posted by Eugenia Loli on Sun 19th Sep 2004 09:23 UTC
IconA few days ago we read about the Deli Linux, which aims to fill-in the gap of Linux distros in the 486/586 machine range by running lightweight/older applications. The disto comes with Dillo and Links as its browsers, but I bet there aren't many people who know that there is yet another very lightweight browser for GTK+ 1.2.x and it is more powerful and more memory-optimized than Dillo: Access' NetFront. Check for info and screenshots inside.

Basically, NetFront is primarily a mobile browser, mostly sold via OEMs on PDAs and i-Mode phones. It is a very popular browser in this market and our statistics show a respectable number of NetFront users surfing OSNews (more than 80 hits out of 1500 mobile pageviews daily (out of 190,000+ overall)), while it is the major browser competitor of market leader on mobile phone browsers, Openwave (52%+). The GTK+ version of it is simply a development version (SDK). Thankfully, Access is giving away this development version of NetFront 3.1 freely, so third party devs and create web pages for it. Users can also use this version to browser the web.

A few days ago, Access also released NetFront 3.2 for Linux, but it has a visibly much slower GTK+ interface, as it is using GKT+ 2.x and it seems to have a few more rendering bugs along with its new features, and so I still recommend v3.1 over v3.2.

Sure, there are many good OSS lightweight browsers around: Dillo and text-based Links, eLinks, w3m and Lynx to name a few. However, their graphical svgalib-based versions of Links/w3m either suck or the X-based Dillo is just not good enough feature-wise. NetFront supports Javascript, CSS, SSL. It is also managing to render very well sites like news.com, cnn.com, planet.gnome.org etc. that Dillo just can't handle satisfiably.

On my tests, NetFront consumed between 7 MBs and 15 MBs of RAM, while Dillo would vary from 12 MBs up to 40 MBs of RAM (tested on the same web pages) and Dillo would consume more memory as we would continue use it throughout the day.

The only problem I have with NetFront is that it has a GTK+ bug and all its menus are showing extra text, for example, the "File" menu, would show up as "Menu:File". Sometimes this bug doesn't happen, other times it does.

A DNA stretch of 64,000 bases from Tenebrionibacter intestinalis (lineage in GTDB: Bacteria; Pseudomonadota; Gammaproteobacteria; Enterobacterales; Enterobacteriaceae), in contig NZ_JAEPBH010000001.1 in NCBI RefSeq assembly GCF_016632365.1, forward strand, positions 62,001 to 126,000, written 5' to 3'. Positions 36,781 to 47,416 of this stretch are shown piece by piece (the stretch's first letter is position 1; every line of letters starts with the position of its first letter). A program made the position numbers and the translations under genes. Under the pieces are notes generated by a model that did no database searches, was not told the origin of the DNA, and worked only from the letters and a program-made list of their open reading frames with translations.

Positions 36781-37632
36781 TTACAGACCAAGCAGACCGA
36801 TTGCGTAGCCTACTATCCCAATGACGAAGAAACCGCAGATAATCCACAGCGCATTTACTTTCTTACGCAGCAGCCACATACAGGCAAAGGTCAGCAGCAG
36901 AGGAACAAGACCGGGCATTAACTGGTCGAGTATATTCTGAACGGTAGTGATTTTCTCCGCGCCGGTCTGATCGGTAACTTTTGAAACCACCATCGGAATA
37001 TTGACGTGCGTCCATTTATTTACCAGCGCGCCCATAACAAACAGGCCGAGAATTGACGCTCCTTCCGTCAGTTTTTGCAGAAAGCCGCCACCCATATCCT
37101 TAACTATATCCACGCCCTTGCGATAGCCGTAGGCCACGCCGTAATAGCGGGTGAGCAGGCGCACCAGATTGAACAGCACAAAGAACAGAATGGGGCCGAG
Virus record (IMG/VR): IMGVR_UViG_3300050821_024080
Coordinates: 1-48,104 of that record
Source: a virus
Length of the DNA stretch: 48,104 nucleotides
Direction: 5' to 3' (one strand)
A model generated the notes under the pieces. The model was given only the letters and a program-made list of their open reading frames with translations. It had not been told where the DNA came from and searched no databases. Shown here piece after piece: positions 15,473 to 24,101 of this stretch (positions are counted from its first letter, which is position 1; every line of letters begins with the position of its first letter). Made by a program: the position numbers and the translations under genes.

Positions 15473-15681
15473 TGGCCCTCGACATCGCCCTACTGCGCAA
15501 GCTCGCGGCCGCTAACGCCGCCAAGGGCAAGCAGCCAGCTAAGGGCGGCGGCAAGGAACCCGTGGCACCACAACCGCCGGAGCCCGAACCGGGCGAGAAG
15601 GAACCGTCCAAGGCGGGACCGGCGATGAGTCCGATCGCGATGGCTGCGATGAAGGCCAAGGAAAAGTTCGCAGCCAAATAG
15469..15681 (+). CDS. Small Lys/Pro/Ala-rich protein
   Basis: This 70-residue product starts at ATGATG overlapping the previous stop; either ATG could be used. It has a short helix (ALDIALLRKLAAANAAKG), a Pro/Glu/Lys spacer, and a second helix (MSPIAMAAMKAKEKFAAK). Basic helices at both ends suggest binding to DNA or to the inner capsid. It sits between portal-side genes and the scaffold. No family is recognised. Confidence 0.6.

The only speed problem of NetFront is its text selection (GTK problem?). When trying to select some text on a page that has some CSS, the selection is rendered very slowly, even on this AthlonXP 1600+. Other than that, its speed is adequate and most of the time, on par with Dillo (which doen't have the overhead of CSS, which is the major speed drawback on most browsers).

And two tips: To use NetFront satisfiably, make sure you enter your DNS directly in its pref panel and also, set the font to Helvetica, 8 (the default font used is too big and ugly, as NetFront uses big fonts in general on all the devices it ships with).

Netfront supports Hotmail with the version shipped on devices (e.g. my SONY Clie works well with it), but the desktop version uses an altered browser agent, and so Microsoft doen't recognized it and shuts it out early in the process. So, no Hotmail or even Gmail I am afraid with this version.

Going back to people with old computers and Deli Linux, if Access could fix 2-3 annoyances mentioned above in their browser (and keep maintaining the GTK+ 1.2.x version) and allow free redistribution of their binary version of NetFront, this is a great browser to be used in general on old machines. We are not expecting NetFront to be a Mozilla or IE contender (it is impossible to be both fast and support everything) but for what NetFront really is, a mobile lightweight browser in its heart, it renders most sites wonderfully!

Besides, because we have support for the mobile version of NetFront, the desktop version also gets it automatically, so you can browse to our sites, OSNews.com and NMCx.com using our faster/no-ads mobile versions while GnomeFiles.org also renders great too.

Screenshot 0: Cnn.com, Dillo Vs NetFront duel.
Screenshot 1: News.com, Dillo Vs NetFront duel.
Screenshot 2: NewsForge.com, Dillo Vs NetFront duel.
Screenshot 3: DistroWatch.com, Dillo Vs NetFront duel.
Screenshot 4: PCLinuxOnline.com, Dillo Vs NetFront duel.
Screenshot 5: LinuxToday.com, Dillo Vs NetFront duel.
Screenshot 6: AmigaWorld.net, Dillo Vs NetFront duel.
Screenshot 7: OSNews.com, our well supported text mode browsers.

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